Even so, neither economic growth nor financial markets in the different regions of the world moved in lockstep in the past, nor are they expected to do so across all business cycles. It is far from clear that the divergences in performance we have seen of late, which are tentative in any event, represent distinct breaks from historical benchmarks. The recent divergences of economic performance reflect a particular set of shocks that have hit the global economy, as well as changes in the way that different economies have responded to those shocks.
As our global economy becomes more intertwined and complex, the nature and transmission of business cycles and the associated policy responses will no doubt continue to evolve. Economies benefit from having independent monetary policies that provide room to respond flexibly to alternative configurations of economic and financial shocks. These benefits could be increased if exchange rate flexibility were to become more widespread and monetary policies given greater latitude to respond to shocks wherever they originate.
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1. The views I express are my own and not necessarily those of other members of the Board of Governors. Shaghil Ahmed, Steven Kamin, and Michael Leahy, of the staff of the Board of Governors of the Federal Reserve System, and Linda Goldberg, of the staff of the Federal Reserve Bank of New York, contributed to these remarks. Return to text
6. Imbs (2004) shows that financial integration raises business-cycle synchronization among a sample of industrialized countries, even though financial integration leads countries to be more specialized. Return to text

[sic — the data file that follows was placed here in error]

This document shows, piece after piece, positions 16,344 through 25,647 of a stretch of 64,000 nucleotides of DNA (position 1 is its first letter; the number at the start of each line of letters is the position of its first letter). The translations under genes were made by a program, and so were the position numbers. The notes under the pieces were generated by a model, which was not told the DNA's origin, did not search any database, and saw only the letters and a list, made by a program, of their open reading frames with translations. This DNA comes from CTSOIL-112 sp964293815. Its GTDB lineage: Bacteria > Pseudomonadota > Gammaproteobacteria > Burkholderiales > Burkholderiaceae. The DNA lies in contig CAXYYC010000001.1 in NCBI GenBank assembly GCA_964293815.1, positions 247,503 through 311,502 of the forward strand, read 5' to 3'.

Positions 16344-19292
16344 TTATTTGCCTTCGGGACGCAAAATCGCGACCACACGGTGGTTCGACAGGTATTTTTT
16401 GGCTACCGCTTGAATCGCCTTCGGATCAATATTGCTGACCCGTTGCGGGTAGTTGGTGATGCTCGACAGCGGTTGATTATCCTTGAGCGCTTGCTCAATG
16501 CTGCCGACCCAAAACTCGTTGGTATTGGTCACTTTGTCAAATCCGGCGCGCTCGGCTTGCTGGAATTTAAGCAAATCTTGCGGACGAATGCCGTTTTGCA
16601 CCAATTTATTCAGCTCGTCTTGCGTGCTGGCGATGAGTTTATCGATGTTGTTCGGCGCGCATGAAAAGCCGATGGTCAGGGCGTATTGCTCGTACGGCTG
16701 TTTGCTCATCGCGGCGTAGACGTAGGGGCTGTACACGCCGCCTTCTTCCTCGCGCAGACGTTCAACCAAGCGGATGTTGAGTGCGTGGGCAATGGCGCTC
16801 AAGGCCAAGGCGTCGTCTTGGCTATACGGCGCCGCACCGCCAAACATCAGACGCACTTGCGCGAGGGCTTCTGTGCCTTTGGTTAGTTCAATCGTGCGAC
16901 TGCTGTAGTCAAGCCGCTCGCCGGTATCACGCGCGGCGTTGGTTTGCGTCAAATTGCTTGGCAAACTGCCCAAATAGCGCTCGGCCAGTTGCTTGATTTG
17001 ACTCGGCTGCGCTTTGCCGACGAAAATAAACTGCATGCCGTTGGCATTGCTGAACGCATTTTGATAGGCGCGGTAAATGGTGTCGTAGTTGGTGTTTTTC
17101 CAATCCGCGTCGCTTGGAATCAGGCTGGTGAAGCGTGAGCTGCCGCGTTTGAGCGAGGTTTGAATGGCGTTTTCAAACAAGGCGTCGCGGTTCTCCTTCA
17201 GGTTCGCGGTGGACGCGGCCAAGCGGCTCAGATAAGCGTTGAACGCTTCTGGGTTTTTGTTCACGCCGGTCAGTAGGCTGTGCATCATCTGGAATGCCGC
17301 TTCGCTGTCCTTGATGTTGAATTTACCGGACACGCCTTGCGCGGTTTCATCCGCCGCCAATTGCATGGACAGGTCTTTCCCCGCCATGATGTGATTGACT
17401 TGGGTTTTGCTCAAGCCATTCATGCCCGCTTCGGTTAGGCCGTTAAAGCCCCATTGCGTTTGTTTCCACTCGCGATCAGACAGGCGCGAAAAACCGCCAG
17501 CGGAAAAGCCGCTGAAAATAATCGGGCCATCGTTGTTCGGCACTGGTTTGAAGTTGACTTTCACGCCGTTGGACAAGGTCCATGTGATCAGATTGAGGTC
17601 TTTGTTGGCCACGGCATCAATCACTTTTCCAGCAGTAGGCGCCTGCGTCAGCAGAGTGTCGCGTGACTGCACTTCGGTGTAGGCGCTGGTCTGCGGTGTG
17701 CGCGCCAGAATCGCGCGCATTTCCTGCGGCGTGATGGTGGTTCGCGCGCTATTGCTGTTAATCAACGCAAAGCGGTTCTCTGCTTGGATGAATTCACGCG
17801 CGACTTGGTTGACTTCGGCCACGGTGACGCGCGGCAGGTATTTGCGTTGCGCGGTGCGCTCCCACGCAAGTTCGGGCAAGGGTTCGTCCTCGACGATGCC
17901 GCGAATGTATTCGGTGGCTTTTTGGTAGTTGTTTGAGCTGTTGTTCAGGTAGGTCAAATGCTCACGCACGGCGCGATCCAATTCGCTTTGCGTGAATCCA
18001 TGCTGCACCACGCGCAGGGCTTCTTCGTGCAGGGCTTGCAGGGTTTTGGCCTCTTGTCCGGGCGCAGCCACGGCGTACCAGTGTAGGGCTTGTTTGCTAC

9. The industrialized-country aggregate referred to here is a weighted average of the real GDP growth rates of Canada, Denmark, the euro area, Japan, Norway, Sweden, and the United Kingdom. The weights are proportional to U.S. dollar-denominated GDP computed at market exchange rates. Growth in industrialized countries went from about 3-1/2 percent to 1-1/2 percent, then recovered only to 1-3/4 percent. The recovery in the other industrialized countries took longer than in the United States, with growth picking up further after 2004, but the pattern was broadly similar. Return to text
10. The emerging market economies aggregate is based on the real GDP growth rates of Argentina, Brazil, Chile, China, Colombia, Hong Kong, India, Indonesia, Korea, Malaysia, Mexico, Peru, the Philippines, Russia, Singapore, South Africa, Taiwan, Thailand, Turkey, and Venezuela with the same weighting scheme as that used for industrial countries. Return to text
14. Catao and Timmermann (2004). The authors identify high and low volatility states over the past 30 years. They find that the country factor contribution drops markedly when global equity market volatility rises, and that country-return correlations become tighter when global and industry factors are both in a high-volatility state. Return to text